An owl corset created by Maison Lesage

PARIS — “When I talk about embroidery, I often say that we are illusionists. We manage to make you believe in things that don’t really exist: with three sequins, we create a ray of sunlight.”

So said Lesage art director Hubert Barrère, speaking on Tuesday at the preview of his exhibition with art gallery Maison Parisienne organized at auction house Artcurial. The master embroiderer is best known for his collaboration with Chanel: the Lesage embroidery atelier, founded in 1924, became part of the Chanel’s specialty atelier division in 2002.

But for this first solo exhibition, titled “Illusion,” Barrère wanted to step away from the fashion side of his craft to focus on artistry, linking embroidery to Greek mythology via the figure of Athena.

The seven pieces — five corsets and two headpieces — presented at the exhibition, scheduled to run from May 22 to 26 in tandem with the Métiers d’Art Biennale in Paris, required 2,500 hours of work to be completed by the 50 embroiderers at the Lesage atelier located in the Parisian suburb of Pantin.

Details of the Medusa corset created by Maison Lesage.  Courtesy

One of the exhibition’s most spectacular pieces is a glimmering corset embroidered with green, black and bronze tubular glass pearls representing Medusa’s head, which was used as a shield by Greek goddess Athena. The piece totaled 800 hours of work.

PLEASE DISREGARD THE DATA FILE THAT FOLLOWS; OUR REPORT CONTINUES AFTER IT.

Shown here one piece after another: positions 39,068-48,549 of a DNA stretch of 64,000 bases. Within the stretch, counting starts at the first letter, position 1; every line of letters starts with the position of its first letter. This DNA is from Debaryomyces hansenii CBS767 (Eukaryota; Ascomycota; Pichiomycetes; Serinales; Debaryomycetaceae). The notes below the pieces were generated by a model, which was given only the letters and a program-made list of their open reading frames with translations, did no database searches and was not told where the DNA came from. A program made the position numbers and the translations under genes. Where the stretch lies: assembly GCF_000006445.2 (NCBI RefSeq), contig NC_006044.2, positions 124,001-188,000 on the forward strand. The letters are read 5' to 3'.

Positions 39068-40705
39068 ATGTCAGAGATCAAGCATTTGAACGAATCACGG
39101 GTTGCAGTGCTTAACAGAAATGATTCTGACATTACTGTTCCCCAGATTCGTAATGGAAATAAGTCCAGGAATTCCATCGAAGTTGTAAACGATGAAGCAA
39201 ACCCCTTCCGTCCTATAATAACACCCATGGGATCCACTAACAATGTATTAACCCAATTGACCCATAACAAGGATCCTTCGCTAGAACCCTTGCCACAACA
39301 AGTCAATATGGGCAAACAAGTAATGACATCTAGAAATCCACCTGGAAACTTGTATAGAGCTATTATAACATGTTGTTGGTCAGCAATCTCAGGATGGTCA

“I’ve always been inspired by ancient mythology, but I recently learned that Athena, as well as being the protector of the city and its warriors, was also the goddess of artisans,” said Barrère, who was named artistic director of Lesage in 2011.

“Also her mother Metis was goddess of wisdom and magical cunning, which was fitting as embroidery is all about tricking the eye,” continued the art director, pointing out a tulle corset embroidered with an olive tree, its leaves made of organza petals and wood cuttings.

Further along, what looked like feathers on a larger-than-life owl-shaped corset turned out to be an intricate construction of sequins, strips of plastic and silk. The owl’s eyes, drops of resin in which two daisies picked from the atelier’s garden had been frozen, were created in collaboration with Chanel-owned jeweler Goossens.

An olive tree corset created by Maison Lesage.  Fleur Burlet

A glass case at the back of the exhibition unveiled a portion of the embroideries created by Lesage for the Chanel Métiers d’Art shows, including the golden Memphis-inspired motifs created for the Egyptian collection presented at the Metropolitan Art Museum in December 2018.

“It was important for me to have the exhibition be open to the public, as these techniques are still confidential,” Barrère said. “It stems from an old tradition: luxury houses weren’t keen on communicating about the artisans who worked for them. Nowadays there is a real shift: people are getting a lot more interested in ‘métiers d’art.’”

It takes more than 10 years to become an established embroiderer: five years of training followed by five additional years of practice to acquire speed and skill.

Despite this, Barrère has noticed a real rise in interest in embroidery, namely among the younger generations of artisans: three of Lesage’s most recent hires are young women who have switched careers to try their hand at embroidery.

“I love hearing them during fashion shows backstage,” smiled Barrère. “When watching a model on the runway, one of them will say to the other, ‘Look! That’s your sleeve!’ To the naked eye, it all looks identical, but they can each immediately spot their own work.”

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